Sometimes I feel like a super hero: taking on several projects at once and testing my ability to multitask and schedule to accomplish all my goals on time with quality work. When I get on a roll, I feel like no one and nothing can stop me. Like any super hero, however, I have my Kryptonite: the migraine headache. When the migraine comes on, my progress is brought to a complete halt and I am powerless. Light becomes unbearable, sound becomes intolerable, and I feel like a hatchet has sliced through my cerebrum and is lodged in my skull. For years, I suffered from these headaches and felt totally helpless. When the migraine came on, all I could do was lay in a dark, silent room, sometimes for days, praying for relief, as no over-the-counter medication could touch the pain.
According to the Migraine Research Foundation, over 10% of people in the US suffer from migraine, a syndrome characterized by pain usually on one side of the head “accompanied by one or more of the following: visual disturbances, nausea, vomiting, dizziness, extreme sensitivity to sound, light, touch and smell, and tingling or numbness in the extremities or face.” Migraine disproportionally affects women and is often familial. Despite its prevalence and its ranking in the top 20 of most debilitating medical conditions, little is known about the cause of migraine and less than 0.03% of the annual NIH research budget is devoted to studying migraine. Migraine is difficult to diagnose and treat because symptoms vary so widely between sufferers.
Treatment options have changed dramatically over the years. Some migraine sufferers find relief with a simple analgesic combined with caffeine (e.g. Excedrin Migraine or asprin, acetominophen and a cup of coffee). Migraine headaches used to be commonly treated with narcotics, including shots of Demerol in the hind quarters. Treatment with narcotics, however, is notorious for causing rebound headaches. The narcotic relieves headache pain for a while, but as soon as the drug wears off, the headache returns and is sometimes even more intense. Migraine treatment was revolutionized by the introduction of the Triptans (e.g. Imitrex, Maxalt, Zomig, etc) in the 1990s. Triptans trigger the release of serotonin in cranial blood vessels causing them to constrict and inhibit the release of neuropeptides that are thought to be associated with pain. Unfortunately, triptans can only be used to abort a headache once it has started. The medication must be taken as early as possible during the migraine to be most effective. Triptans changed my life as they could stop or dramatically reduce my headache within a few hours.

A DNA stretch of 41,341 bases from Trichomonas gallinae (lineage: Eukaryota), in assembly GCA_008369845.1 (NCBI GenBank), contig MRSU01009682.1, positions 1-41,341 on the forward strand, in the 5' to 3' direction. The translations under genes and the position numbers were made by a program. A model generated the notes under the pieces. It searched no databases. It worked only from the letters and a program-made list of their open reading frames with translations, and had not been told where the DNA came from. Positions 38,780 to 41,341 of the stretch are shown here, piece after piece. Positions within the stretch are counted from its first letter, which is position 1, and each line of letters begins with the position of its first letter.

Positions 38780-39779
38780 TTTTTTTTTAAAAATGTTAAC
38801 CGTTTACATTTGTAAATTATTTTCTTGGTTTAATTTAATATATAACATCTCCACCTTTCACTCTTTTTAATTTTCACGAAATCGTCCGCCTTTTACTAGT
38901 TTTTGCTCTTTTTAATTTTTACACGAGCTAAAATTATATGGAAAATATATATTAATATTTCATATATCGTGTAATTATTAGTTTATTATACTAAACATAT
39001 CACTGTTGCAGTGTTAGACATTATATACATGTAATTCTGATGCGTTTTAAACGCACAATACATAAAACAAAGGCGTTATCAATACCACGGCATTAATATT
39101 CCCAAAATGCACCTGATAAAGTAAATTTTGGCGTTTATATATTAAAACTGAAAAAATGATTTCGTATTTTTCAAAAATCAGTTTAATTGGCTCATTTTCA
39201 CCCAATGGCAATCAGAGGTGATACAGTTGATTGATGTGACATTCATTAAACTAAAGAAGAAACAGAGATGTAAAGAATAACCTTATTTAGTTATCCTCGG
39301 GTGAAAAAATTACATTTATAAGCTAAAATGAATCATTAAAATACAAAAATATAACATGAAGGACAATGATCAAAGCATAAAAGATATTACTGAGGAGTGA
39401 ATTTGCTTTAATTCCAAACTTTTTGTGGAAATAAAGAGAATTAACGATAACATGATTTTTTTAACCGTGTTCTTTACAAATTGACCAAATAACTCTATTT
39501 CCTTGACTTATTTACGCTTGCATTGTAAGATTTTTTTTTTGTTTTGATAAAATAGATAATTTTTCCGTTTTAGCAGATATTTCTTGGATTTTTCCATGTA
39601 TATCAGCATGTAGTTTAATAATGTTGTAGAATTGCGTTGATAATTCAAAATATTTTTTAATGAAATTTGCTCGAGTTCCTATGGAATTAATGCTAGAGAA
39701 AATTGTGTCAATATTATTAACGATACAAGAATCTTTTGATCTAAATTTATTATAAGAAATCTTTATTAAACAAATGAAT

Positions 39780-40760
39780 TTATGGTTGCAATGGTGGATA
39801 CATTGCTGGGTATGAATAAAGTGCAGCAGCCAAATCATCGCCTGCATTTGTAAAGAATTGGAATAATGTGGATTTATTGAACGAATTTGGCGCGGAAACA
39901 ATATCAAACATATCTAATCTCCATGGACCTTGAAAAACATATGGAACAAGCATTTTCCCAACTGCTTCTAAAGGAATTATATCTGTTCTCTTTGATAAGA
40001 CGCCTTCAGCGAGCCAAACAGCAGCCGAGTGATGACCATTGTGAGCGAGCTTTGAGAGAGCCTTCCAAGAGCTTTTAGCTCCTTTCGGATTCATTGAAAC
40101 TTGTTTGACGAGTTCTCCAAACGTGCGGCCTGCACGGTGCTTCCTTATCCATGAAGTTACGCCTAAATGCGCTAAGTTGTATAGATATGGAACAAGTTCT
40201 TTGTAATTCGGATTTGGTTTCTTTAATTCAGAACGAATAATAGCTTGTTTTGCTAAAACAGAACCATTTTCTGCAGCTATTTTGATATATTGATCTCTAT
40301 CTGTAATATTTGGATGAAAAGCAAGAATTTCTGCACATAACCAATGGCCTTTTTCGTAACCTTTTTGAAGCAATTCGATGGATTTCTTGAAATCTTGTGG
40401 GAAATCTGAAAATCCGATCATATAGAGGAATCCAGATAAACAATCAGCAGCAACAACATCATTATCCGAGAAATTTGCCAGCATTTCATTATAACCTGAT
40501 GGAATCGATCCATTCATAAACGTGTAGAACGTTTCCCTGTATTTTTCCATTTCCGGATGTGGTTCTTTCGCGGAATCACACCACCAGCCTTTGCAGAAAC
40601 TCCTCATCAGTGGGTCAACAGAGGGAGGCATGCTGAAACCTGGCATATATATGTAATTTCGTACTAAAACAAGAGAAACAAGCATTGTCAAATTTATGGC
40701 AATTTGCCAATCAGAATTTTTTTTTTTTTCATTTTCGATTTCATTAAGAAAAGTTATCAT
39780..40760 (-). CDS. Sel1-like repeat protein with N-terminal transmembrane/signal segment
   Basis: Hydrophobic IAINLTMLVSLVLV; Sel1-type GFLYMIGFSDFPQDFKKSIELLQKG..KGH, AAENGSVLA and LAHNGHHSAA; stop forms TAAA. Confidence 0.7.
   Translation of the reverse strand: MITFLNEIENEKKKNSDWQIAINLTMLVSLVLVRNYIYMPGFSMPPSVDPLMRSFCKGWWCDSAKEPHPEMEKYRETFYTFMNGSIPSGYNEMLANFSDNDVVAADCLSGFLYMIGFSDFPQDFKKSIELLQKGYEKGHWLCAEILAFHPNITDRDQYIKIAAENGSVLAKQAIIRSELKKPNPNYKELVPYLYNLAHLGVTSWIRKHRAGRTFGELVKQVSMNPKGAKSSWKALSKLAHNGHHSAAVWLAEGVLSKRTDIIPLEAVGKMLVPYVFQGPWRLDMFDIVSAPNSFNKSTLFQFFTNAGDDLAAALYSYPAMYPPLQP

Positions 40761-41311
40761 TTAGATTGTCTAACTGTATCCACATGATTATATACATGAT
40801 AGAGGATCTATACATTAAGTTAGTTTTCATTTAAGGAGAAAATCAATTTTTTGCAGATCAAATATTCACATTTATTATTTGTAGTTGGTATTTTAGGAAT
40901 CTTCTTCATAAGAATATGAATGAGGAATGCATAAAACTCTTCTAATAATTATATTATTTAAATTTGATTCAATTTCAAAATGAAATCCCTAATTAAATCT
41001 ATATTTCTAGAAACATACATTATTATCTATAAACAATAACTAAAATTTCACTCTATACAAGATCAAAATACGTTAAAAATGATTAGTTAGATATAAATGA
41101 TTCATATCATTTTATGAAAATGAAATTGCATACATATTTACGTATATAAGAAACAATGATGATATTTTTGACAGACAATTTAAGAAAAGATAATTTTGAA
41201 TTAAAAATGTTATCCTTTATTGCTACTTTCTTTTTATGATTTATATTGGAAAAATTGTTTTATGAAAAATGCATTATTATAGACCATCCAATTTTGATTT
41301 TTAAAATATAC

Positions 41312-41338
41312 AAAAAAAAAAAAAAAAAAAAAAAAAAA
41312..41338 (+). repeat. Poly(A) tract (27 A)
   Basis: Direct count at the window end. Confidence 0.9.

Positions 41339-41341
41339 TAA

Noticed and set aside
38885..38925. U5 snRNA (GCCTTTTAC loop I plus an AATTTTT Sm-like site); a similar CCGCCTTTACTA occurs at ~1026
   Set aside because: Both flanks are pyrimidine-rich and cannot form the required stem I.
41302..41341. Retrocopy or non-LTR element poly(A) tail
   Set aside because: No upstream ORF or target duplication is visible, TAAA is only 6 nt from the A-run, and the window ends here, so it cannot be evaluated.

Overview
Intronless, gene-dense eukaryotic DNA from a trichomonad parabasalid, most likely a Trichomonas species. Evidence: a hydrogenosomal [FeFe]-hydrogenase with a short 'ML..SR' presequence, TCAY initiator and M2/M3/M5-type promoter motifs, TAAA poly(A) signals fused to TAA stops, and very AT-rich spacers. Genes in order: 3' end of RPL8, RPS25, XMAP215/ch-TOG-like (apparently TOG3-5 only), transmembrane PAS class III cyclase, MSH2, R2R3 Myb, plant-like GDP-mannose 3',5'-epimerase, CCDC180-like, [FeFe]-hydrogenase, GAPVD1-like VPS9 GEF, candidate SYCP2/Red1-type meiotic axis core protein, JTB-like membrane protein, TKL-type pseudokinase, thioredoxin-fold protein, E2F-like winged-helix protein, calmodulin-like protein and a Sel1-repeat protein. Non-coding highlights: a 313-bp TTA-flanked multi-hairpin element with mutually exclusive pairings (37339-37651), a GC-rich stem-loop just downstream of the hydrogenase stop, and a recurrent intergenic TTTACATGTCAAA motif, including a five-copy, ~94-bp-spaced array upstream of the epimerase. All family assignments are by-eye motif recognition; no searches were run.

Triptans do have many unpleasant side effects, some almost as undesirable as the migraine itself. Constriction of blood vessels can cause cramping in the legs and arms and tightness in the chest. In my experience, they make me very tired after the pain goes away, which allows me to function at least even though I don’t feel the best. Different triptans have different side effects, so if you try Imitrex, for example, and can’t bear the side effects, try Maxalt or Zomig to see if those are more effective. Imitrex is also available in injectable or inhaled formats with the idea that the faster the drug is delivered to the blood stream, the more effective it will be. Those that experience aura might take the drug at that time to stop the headache pain before it starts. (Aura is commonly a visual disturbance such as flashing lights visible only to the sufferer, but can also be auditory or sensory. Aura acts as a warning signal that a migraine is about to arrive. Not all migraine sufferers experience aura.)
Recently, I experienced a migraine that would not go away with my prescription triptan. I went to the emergency room because the pain was so intense. They treated me with a cocktail of diphenhydramine, toradol, and phenergan, which was quite effective. Phenergan eases nausea, toradol is a pain reliever, diphenhydramine is an antihistamine, but it is unclear why this can sometimes be effective for migraines.
Since there is no drug to prevent migraine, those who suffer from migraine can attempt to identify triggers. Migraine headaches can be triggered by things such as foods, alcohol, stress, smells, and hormonal changes. To identify your triggers, try keeping a headache journal. Write down the dates and times the headaches come. If no pattern emerges, try thinking about or journaling details like what the weather was like, what you ate those days, or what was going on in your life. If you are able to identify triggers, you may be able to reduce the frequency of your headaches or at least plan for when you expect them to come (in cases where they are linked to weather, hormones, or stress). Of course always talk to your doctor about your particular symptoms and the appropriate form of treatment for you.
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